Vermont Household Health Insurance Survey Finds Fewer Vermonters are Uninsured

News Release

For Immediate Release: January 9, 2018

Media Contact:
Ben Truman
Vermont Department of Health
802-951-5153 / 802-863-7281

 

Vermont Household Health Insurance Survey Finds Fewer Vermonters are Uninsured
Fewer Vermonters encounter financial hardship, but out-of-pocket costs pose challenges

BURLINGTON – Vermont continues to have one of the lowest rates of uninsured residents in the country. According to the 2018 Vermont Household Health Insurance Survey published by the Vermont Department of Health, the statewide rate of uninsured Vermonters is 3 percent, less than half that from just a decade ago (8 percent). Nearly all counties in the state have rates of 4 percent or less, comparable to the best-performing states.

“Vermont has seen a sharp decline over the past several years in the number of people without insurance, a very positive and important trend,” said Health Commissioner Mark Levine, MD.  Dr. Levine said the increasing number of Vermonters with health insurance appears to be related to Vermont being one of 37 states to expand access to Medicaid, and to its efforts in helping Vermonters enroll in health insurance plans. “We have a moral obligation to protect and promote the health of all Vermonters,” said Dr. Levine. “As a state, we can only achieve our public health goals if Vermonters are able to access the health services they need.”

The Vermont Household Health Insurance Survey is conducted every few years to gather data about health care, health insurance coverage, frequency of doctor visits and what influences decisions about whether or not to seek medical care. The survey was administered for the Health Department by Market Decisions, a Portland, Maine-based research company. Over 3,000 households were interviewed, representing more than 7,000 Vermonters. Respondents were randomly selected to participate in the survey, and all responses are strictly confidential.

Survey data gathered from Vermont households revealed some stand-out trends:

Having or lacking insurance varies by demographics and employer size.

Ten percent of people age 25 to 34 are uninsured, making them the most likely age group to be without insurance. Vermonters between ages 18 and 64 who work for larger businesses are more likely to have health insurance than those who work for small businesses of fewer than 25 employees (8 percent) or are self-employed (7 percent). Men are more likely than women to be without insurance.

Greater equity across income levels.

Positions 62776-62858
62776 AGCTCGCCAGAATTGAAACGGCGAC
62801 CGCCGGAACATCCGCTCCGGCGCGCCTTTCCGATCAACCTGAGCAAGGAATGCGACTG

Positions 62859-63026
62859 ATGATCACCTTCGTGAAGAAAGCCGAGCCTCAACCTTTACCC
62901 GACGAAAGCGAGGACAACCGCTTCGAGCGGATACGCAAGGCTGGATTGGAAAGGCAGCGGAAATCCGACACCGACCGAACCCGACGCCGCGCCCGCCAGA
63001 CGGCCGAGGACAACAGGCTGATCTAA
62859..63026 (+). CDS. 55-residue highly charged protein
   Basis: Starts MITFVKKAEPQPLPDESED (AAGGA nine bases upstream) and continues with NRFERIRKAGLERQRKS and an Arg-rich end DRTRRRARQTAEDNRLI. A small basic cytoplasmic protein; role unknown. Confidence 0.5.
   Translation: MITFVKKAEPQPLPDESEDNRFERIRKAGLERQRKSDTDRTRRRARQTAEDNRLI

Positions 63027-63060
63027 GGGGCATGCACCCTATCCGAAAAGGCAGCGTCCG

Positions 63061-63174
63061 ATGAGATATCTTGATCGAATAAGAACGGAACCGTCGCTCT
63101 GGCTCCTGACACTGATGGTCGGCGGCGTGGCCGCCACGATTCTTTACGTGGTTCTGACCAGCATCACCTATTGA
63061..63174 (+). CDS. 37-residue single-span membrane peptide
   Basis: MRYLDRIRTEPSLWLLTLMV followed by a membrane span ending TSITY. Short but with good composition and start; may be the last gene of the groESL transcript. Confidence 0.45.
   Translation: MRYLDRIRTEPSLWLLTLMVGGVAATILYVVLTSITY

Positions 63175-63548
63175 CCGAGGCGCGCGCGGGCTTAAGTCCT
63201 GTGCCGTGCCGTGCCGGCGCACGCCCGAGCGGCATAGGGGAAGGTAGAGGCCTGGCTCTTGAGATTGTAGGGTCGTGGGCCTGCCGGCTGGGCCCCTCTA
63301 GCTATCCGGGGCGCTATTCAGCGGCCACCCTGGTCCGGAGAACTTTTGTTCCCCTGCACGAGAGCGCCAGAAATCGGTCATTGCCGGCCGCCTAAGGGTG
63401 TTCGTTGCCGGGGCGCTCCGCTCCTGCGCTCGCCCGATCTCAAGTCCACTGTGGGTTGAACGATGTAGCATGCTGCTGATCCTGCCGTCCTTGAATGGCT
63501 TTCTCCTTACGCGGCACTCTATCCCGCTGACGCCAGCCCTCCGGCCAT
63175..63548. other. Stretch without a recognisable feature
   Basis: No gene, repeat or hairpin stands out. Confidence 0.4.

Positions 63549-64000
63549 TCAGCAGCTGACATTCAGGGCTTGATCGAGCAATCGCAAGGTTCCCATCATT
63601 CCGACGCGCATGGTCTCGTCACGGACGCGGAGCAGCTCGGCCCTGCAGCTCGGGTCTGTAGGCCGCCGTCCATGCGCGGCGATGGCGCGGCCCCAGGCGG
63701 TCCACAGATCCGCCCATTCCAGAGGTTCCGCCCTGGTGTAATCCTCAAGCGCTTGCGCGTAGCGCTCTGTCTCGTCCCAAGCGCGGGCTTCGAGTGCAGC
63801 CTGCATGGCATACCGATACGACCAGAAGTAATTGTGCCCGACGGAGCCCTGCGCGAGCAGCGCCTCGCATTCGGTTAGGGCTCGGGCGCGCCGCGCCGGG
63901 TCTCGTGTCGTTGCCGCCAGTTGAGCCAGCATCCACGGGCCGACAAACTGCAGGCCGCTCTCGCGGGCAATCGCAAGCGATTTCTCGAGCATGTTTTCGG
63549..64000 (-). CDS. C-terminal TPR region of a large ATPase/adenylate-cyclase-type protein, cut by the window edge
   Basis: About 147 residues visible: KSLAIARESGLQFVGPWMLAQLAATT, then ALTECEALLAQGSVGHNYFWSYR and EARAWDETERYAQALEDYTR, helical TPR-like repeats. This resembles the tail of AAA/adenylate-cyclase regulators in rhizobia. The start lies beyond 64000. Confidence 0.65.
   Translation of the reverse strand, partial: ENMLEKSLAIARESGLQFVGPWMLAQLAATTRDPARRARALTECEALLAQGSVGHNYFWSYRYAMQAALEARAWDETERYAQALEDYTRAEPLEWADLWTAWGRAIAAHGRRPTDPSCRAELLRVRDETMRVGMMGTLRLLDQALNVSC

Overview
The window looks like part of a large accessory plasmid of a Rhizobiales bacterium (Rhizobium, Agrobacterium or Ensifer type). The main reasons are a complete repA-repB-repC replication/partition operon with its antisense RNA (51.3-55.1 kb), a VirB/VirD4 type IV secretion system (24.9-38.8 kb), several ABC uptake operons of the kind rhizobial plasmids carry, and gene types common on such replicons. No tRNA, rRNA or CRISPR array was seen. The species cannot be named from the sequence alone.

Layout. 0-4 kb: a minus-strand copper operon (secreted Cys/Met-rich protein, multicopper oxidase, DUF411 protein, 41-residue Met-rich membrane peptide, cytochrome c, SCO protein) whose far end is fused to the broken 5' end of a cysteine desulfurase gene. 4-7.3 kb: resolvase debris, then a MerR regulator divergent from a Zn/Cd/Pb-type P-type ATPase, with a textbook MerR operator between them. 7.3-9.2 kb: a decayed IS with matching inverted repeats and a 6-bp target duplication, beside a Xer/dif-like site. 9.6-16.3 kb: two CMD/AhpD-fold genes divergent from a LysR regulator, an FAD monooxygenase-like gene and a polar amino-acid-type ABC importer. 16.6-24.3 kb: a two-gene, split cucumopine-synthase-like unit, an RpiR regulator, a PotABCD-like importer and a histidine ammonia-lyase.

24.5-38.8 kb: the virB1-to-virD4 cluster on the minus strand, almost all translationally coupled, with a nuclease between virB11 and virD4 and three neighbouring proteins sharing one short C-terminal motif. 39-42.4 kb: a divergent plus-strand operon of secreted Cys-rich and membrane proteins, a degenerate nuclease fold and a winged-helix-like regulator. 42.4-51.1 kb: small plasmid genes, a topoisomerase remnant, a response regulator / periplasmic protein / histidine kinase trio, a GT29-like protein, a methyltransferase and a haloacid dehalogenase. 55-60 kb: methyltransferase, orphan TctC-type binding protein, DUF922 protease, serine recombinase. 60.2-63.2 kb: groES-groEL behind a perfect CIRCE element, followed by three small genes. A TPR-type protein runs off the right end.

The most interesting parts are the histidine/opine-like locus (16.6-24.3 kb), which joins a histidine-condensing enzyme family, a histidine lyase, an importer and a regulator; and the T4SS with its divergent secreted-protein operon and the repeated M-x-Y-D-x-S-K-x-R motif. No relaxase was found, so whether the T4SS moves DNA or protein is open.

Survey data indicates that people with lower incomes are now as likely as those with high incomes to have health insurance. While Vermonters with moderately low incomes are more likely to be uninsured than other income groups, uninsured rates for all income groups are lower than 10 years ago, and are also lower than the national average.

Out-of-pocket costs are increasing.

More insured Vermonters face significant deductibles, out-of-pocket costs or other medical expenses. This rising cost-to-income disparity has led to an increasing number of Vermonters being considered as “underinsured.” Thirty-seven percent of insured Vermonters under age 65 are defined as being underinsured. Among Vermonters who have private insurance (not Medicare or Medicaid), the percentage of people who are underinsured increased from 27 percent in 2014 to 40 percent in 2018.

Vermonters face fewer financial challenges related to health care.

Fewer Vermonters reported problems with paying medical bills than in previous surveys. While more insured people received a medical bill of more than $500 in out-of-pocket costs, people reported fewer instances where they were called by a collection agency, had to use all or some of their savings to pay medical bills, incurred large credit card debt or debt against their home, or were unable to pay for basic necessities due to medical bills.

“The survey data shows a significant reduction in the number of uninsured Vermonters and a reassuring drop in the number of Vermonters facing debilitating health care bills,” said Dr. Levine. “Nonetheless, we must continue to work as a state to rein in health care costs. Affordability is essential to timely access, and access is essential to public health.”

Read the full Household Health Insurance Survey: healthvermont.gov/stats/surveys/household-health-insurance-survey.

For health news, alerts and information, visit healthvermont.gov
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